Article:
Startup making Cas9 proxy for gene editing gets $55M to develop tools/software
Boulder-based startup Inscripta — which you might remember as the company that discovered a new CRISPR enzyme… and then gave it away for free — just landed $55.5 million in a Series C round.
Inscripta made headlines last December when it announced the company had unearthed what its calling “MAD7,” an alternative enzyme to CAS9 that could be used to edit DNA. Having a proxy for Cas9 can get more companies jumping into the gene editing game, Inscripta’s CEO Kevin Ness tells me.
“CAS9 is a special enzyme that acts like a molecular scissor that cuts up the DNA at a very precise location,” Ness said. “Some people don’t have access to it because it’s been exclusively licensed to a few players, and ones that do have access must pay extremely high upfront fees and reach through royalties. It’s backbreaking and it stops innovation. We released our own enzyme that’s free for all researchers to use.”
It’s not simply altruistic, of course. The company hopes to grow the pool of companies editing genes so that they have more customers to make tools and software for (not dissimilar to Illumina’s strategy, come to think of it).
In fact, Inscripta has an interesting link to Illumina. John Stuelpnagel, the chairman of Inscripta’s board, was a co-founder and the very first CEO of Illumina, predating Jay Flatley by a year. Inscripta is also led by other genomic tech veterans, including Ness himself, who co-founded QuantaLife and 10x Genomics.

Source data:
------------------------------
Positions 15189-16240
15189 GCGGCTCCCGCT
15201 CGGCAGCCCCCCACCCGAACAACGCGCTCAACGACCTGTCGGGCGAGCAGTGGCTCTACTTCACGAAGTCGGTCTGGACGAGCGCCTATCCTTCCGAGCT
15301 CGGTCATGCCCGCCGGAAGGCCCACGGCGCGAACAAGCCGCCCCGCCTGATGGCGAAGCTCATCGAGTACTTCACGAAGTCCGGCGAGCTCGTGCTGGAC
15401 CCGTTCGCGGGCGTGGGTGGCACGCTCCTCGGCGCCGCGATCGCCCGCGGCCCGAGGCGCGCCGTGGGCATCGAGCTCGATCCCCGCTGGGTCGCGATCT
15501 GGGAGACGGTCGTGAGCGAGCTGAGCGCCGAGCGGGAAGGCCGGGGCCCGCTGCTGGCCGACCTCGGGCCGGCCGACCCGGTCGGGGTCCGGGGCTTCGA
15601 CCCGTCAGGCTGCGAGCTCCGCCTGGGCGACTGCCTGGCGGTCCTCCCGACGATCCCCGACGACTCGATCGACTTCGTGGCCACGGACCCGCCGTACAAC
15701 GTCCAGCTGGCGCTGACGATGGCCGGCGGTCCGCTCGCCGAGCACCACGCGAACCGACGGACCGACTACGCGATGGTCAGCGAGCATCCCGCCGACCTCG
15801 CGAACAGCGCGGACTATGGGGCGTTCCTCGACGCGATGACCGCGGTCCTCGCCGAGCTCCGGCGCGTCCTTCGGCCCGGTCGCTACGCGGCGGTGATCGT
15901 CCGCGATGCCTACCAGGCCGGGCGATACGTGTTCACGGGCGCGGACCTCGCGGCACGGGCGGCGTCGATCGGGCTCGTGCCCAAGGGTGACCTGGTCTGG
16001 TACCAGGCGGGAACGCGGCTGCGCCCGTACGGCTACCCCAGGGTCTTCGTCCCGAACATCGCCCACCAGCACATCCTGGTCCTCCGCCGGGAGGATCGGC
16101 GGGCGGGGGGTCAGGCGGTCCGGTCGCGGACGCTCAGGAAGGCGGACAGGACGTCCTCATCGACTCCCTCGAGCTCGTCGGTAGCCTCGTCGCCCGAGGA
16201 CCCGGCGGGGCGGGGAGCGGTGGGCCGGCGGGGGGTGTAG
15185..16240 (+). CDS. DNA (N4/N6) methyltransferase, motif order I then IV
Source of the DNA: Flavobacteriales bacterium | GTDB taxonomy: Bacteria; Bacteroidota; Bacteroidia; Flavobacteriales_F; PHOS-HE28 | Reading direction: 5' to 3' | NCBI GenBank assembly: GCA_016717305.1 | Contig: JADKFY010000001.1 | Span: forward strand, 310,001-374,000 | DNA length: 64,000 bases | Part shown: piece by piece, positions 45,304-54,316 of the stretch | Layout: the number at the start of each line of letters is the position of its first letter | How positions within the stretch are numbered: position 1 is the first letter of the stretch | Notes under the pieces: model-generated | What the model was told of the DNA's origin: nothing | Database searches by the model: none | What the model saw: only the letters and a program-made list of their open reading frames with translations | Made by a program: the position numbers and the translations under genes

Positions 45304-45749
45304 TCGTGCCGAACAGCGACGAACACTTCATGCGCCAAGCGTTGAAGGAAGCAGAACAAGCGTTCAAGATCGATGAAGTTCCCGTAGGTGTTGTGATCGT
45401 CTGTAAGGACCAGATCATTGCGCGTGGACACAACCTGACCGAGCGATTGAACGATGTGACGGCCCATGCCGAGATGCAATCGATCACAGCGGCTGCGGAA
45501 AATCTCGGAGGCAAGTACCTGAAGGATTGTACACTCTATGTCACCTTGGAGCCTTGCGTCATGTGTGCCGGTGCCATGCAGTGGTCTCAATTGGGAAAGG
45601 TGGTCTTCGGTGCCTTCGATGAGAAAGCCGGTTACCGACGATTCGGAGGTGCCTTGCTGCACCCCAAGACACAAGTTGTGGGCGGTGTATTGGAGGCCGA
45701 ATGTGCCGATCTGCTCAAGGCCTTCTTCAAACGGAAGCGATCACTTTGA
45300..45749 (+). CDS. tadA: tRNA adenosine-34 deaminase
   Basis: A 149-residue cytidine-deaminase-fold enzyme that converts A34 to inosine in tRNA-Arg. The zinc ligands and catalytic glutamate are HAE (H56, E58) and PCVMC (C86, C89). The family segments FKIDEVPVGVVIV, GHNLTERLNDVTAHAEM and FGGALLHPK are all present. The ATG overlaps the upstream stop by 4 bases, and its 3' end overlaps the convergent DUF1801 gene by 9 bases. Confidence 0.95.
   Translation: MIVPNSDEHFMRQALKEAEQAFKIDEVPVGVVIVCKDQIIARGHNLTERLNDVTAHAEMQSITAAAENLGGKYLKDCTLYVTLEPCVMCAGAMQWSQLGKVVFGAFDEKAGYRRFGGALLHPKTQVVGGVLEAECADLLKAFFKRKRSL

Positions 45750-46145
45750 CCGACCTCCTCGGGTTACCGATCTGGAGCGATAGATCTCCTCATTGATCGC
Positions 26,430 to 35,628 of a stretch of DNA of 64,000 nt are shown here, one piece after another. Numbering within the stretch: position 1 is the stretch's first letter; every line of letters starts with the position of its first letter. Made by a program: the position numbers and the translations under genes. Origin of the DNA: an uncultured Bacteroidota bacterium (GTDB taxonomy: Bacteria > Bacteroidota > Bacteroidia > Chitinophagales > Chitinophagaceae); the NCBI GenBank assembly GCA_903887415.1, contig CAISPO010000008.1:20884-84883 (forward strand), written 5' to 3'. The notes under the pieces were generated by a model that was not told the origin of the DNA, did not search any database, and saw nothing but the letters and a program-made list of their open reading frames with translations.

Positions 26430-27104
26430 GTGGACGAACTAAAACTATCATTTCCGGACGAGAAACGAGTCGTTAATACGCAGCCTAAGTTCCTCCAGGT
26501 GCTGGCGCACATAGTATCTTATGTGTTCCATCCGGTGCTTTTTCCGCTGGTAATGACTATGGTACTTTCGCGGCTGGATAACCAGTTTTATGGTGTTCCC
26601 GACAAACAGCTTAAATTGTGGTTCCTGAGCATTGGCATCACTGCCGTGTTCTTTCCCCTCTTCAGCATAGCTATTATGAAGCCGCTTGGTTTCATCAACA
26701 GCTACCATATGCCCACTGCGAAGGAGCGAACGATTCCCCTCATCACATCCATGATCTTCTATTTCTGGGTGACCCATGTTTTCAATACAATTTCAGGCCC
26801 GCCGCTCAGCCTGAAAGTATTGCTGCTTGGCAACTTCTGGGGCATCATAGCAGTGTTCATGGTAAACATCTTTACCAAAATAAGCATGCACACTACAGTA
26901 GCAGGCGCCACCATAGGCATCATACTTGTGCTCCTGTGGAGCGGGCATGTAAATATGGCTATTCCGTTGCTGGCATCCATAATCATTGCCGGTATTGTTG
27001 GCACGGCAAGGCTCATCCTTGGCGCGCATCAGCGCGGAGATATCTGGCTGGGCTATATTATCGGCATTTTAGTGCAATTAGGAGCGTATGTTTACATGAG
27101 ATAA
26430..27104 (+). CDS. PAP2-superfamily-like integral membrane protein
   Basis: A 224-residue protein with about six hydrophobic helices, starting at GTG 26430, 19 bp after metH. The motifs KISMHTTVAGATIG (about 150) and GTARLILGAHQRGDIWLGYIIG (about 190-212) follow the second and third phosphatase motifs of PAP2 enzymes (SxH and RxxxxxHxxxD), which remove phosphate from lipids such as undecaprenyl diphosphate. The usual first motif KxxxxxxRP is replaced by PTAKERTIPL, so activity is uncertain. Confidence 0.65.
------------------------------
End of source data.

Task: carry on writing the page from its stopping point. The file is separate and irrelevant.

The team and the company’s plans caught the attention of investors, with a syndicate that includes Venrock (which led the company’s $23 million Series B round).
“We have experienced firsthand how the capacity and cost of genome sequencing has advanced faster than Moore’s Law,” said Venrock partner Bryan Roberts in a statement. “With Inscripta we have the opportunity to unlock that potential at an even faster rate for genome writing. Broad dissemination of Inscripta’s highly multiplexed, cost efficient, easy-to-use platform will help unleash the next generation of scientific discovery.”
For this latest $55.5 million C round, new investors Mérieux Développement and Paladin Capital Group led and were joined by existing investors. The new cash will be used to expand Inscripta’s staff and invest in commercialization, Ness said.